The news that the YouTube phenomenon Harlem Shake contains samples that the song’s producer and writer, Harry Bauer Rodrigues (recording name Baauer), didn’t get permission to use illustrates the ignorance that still exists regarding copyright — in particular in the dance community.
Apparently former reggaetón artist Hector Delgado didn’t realize the number one hit begins with a sample of him singing/yelling his trademark “con los terroristas” till his manager pointed it out to him a few weeks ago. “It’s almost like they came on my land and built a house,” he told the New York Times.
Meanwhile Philadelphia rapper Jayson Musson received a phone call from a member of a rap collective he used to belong to, who informed him that he could clearly hear Musson’s voice yelling out “do the Harlem Shake” on the track.
Considering that Harlem Shake has been at the top of the Billboard top 100 chart for three weeks (as well as scoring high on charts around the world), and has so far sold 816,000 downloads in the US alone, it’s not surprising that Delgado and Musson are seeking compensation from Mad Decent Records, who put the record out last year.
Judging from similar previous examples of unlicensed (commonly called uncleared) sample use, the label may have to pay them a large portion of the revenue it has accumulated from the track – including the ad revenue from YouTube, which Billboard has estimated currently stands at about $83,500.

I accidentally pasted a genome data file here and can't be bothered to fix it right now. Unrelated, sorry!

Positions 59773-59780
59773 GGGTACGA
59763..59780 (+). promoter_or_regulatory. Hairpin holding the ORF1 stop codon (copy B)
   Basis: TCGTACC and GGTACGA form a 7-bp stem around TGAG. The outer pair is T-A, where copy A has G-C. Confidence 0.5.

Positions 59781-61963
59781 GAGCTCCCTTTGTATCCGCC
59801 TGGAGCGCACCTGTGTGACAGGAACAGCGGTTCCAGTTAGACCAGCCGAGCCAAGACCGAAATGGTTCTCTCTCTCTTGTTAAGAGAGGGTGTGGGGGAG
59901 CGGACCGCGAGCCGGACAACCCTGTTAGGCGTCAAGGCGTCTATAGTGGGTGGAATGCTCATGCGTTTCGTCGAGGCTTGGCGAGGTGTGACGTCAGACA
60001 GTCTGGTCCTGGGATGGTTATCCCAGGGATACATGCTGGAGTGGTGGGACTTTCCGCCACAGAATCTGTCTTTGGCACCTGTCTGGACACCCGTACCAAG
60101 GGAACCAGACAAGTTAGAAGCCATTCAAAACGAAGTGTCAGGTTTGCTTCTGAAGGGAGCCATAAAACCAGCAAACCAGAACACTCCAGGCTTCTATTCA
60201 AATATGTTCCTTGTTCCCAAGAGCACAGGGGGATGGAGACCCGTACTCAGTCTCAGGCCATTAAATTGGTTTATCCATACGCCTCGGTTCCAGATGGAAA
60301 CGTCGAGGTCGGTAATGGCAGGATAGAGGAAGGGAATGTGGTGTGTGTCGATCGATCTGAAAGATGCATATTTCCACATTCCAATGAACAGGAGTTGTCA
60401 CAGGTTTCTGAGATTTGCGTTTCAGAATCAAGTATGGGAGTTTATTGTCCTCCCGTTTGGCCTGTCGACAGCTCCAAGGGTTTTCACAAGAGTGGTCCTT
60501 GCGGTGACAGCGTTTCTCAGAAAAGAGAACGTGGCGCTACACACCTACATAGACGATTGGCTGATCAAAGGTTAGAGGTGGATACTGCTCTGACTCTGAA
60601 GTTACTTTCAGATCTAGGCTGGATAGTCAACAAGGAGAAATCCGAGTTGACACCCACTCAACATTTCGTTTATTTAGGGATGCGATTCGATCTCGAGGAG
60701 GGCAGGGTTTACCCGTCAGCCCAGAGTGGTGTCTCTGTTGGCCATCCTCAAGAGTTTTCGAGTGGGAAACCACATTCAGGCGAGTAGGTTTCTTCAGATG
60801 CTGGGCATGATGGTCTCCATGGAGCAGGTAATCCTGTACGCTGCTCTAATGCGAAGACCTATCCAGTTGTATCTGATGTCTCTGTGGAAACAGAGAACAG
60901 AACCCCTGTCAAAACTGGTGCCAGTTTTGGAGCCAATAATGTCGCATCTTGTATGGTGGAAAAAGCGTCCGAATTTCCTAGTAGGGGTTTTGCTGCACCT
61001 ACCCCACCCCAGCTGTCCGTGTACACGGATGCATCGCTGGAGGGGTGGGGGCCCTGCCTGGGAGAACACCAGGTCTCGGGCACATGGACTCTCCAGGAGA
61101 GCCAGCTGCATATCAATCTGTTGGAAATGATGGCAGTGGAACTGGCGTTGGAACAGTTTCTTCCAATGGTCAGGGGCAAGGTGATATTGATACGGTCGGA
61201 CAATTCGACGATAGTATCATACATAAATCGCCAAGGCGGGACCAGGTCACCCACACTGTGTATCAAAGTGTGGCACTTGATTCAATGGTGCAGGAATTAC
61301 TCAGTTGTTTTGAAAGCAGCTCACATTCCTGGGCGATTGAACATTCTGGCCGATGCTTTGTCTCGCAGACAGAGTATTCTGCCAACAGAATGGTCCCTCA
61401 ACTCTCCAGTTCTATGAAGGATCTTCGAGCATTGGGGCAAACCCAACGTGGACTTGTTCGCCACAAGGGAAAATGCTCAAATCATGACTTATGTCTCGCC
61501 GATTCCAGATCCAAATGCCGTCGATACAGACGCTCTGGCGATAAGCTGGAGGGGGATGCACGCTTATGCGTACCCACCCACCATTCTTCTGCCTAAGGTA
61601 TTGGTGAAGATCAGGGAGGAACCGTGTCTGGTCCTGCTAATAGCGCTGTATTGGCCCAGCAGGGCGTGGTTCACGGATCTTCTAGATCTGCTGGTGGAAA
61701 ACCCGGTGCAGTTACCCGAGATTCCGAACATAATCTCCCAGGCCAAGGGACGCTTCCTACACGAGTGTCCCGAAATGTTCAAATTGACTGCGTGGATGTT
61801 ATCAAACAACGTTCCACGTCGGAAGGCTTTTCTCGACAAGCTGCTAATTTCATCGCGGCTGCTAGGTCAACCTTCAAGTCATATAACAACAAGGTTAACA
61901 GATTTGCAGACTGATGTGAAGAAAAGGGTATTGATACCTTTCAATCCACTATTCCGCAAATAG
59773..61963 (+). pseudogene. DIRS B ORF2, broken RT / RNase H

Steve Lukather – guitarist, singer and songwriter with Toto – has spoken about his surprise when he heard his voice on Roger Sanchez’s hit “Another Chance”. Sanchez had sampled the first line of the verse from the band’s “I Won’t Hold You Back,” and it was repeated throughout the song. As the Toto track was both sung and written by Lukather, he said the final settlement gave him 90% of the royalties Sanchez’s recording accumulated – apparently enough to buy him a house.
Richard Ashcroft of British band The Verve fared even worse than Sanchez, having to relinquish 100% of the publishing (songwriters’) royalties for “Bitter Sweet Symphony” to Keith Richards and Mick Jagger after using a sample from Andrew Loog Oldham’s orchestral version of the Rolling Stones song, “The Last Time.”
Many record and publishing deals require the artist and songwriter to report if they have used a sample in a recording, so that the label and the publisher can make sure it is cleared before the release date. Yet some fail to do so. According to the New York Times, Mad Decent founder Diplo called Delgado last month, saying he was unaware the single contained the vocal line from Delgado’s The Bad Boy album when it was released.
Perhaps Baauer wasn’t too concerned about alerting his label to the sample use, as he could’ve hardly expected the track to blow up the way it has. The sample of the line “con los terroristas” had previously been used on a Skinny Friedman and DJ Apt One remix of “Con Alegria,” which wasn’t a hit, and so far no legal action has been taken against them.
But once a song becomes a hit, not having cleared the samples beforehand is a distinct disadvantage negotiation-wise, as I’m sure both Sanchez and Ashcroft can testify to. Before the release, they can always threaten to take it off the recording if the owner of the copyright makes unreasonable demands. That is not an option later on.